Oddly enough, a good vacuum makes me excited. It must be genetic because my two teenage boys were pretty excited when they saw the Dyson Small Ball arrive in the mail (yes, they tried it the same day I assembled it). I think they are just obsessed with technology and don’t care if it’s the latest iPhone or the latest vacuum. The Dyson Small Ball was pretty simple to put together. To tell the truth, when I was looking at the assembly instructions, for the first few minutes, I was a little apprehensive. It just had a bunch of pictures and arrows. I thought it was going to be difficult but it wasn’t. I just followed the pictures and arrows and it was easy. There was no fidgeting around to make things click. The pieces pretty much slide into place. (Afterwards I realized that if you turn to page 10 in the instruction book, there are written instructions on how to assemble the Small Ball. I obviously only got to page 9 by the time I was assembling the vacuum.)
The first thing I noticed about the Dyson Small Ball is its weight. Wow, it is light! Maybe my old vacuum is super heavy but the Dyson Small Ball is super light. It is 12.5lbs. I live in a split-level house and I have four sets of stairs. Lugging Betty up and down the stairs was tiresome. The Small Ball was so easy to carry up and down the stairs that I now find myself using the Small Ball more often than I used Betty. (Dyson’s heaviest vacuum falls in at about 19.2 lbs in case you are trying to compare their vacuums.)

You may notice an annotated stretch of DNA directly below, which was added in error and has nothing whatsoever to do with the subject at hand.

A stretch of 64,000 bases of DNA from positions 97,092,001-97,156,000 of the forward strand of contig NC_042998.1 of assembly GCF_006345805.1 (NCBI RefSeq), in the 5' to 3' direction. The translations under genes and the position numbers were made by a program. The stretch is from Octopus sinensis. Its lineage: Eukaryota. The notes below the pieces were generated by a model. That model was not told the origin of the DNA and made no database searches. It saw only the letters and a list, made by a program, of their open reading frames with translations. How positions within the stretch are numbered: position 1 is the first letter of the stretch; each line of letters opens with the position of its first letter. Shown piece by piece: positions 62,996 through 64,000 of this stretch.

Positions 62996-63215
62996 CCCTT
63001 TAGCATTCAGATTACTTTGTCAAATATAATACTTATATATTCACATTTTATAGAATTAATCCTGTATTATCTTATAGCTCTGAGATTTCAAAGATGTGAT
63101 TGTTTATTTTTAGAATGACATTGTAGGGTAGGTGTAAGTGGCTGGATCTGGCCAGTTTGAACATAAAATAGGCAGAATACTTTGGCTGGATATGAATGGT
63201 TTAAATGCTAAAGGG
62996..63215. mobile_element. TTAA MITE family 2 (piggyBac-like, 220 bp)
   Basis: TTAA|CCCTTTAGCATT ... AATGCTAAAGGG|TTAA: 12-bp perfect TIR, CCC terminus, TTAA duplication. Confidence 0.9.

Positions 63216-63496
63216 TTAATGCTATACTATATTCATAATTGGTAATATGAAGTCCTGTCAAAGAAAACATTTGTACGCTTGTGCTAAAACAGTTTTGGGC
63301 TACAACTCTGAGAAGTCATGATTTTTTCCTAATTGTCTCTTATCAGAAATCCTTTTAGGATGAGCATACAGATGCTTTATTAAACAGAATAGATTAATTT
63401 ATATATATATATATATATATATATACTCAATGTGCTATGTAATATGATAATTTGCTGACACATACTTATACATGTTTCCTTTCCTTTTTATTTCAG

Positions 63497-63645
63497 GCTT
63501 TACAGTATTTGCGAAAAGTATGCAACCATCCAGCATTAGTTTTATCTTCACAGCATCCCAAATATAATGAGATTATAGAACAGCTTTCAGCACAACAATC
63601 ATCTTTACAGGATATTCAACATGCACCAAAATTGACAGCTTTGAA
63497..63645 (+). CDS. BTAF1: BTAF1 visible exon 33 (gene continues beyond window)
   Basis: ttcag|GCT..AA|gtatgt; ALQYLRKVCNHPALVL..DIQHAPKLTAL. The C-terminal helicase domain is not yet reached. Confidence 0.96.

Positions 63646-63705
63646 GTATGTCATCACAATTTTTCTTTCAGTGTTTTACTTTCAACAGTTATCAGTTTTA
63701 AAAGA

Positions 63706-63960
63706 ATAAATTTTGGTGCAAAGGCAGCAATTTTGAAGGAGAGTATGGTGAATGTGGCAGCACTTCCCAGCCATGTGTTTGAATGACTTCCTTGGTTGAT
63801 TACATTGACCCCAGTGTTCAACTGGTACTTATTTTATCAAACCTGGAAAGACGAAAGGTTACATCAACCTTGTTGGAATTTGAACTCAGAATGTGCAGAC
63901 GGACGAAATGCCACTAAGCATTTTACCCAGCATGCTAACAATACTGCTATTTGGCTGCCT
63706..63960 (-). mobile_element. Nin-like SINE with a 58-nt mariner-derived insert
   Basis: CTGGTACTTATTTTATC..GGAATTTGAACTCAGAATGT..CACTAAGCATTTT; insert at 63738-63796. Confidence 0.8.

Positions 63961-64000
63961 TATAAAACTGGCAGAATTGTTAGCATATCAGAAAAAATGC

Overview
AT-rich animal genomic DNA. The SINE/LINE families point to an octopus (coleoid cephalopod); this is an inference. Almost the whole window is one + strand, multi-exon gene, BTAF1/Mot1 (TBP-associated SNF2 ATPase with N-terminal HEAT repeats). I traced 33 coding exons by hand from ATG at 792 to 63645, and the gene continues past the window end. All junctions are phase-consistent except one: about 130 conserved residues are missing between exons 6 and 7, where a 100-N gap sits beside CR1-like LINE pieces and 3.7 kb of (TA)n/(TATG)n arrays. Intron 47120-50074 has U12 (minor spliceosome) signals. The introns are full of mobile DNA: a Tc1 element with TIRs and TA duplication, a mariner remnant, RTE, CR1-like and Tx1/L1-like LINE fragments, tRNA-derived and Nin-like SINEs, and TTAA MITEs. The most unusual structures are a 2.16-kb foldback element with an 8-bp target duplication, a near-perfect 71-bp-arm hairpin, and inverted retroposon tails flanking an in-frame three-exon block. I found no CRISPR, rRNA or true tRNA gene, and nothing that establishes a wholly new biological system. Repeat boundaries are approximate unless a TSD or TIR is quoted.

I tried the Small Ball in a variety of different floors and here's what I found:
Vacuuming the Carpeting
I have two areas in my house with wall-to-wall carpeting: the bedrooms and the den. I had two very different experiences when vacuuming my carpets.
I vacuumed the bedroom floors and my first reaction was that it was a little hard to push the vacuum. At the same time, I noticed that after I vacuumed the bedroom, the pile on my carpet was taller than I had seen it since … maybe the first year we had it. It was like my carpet was standing at attention. And it felt so plush. I felt like the Dyson Small Ball was trying to suck every ounce of dust out of the carpet.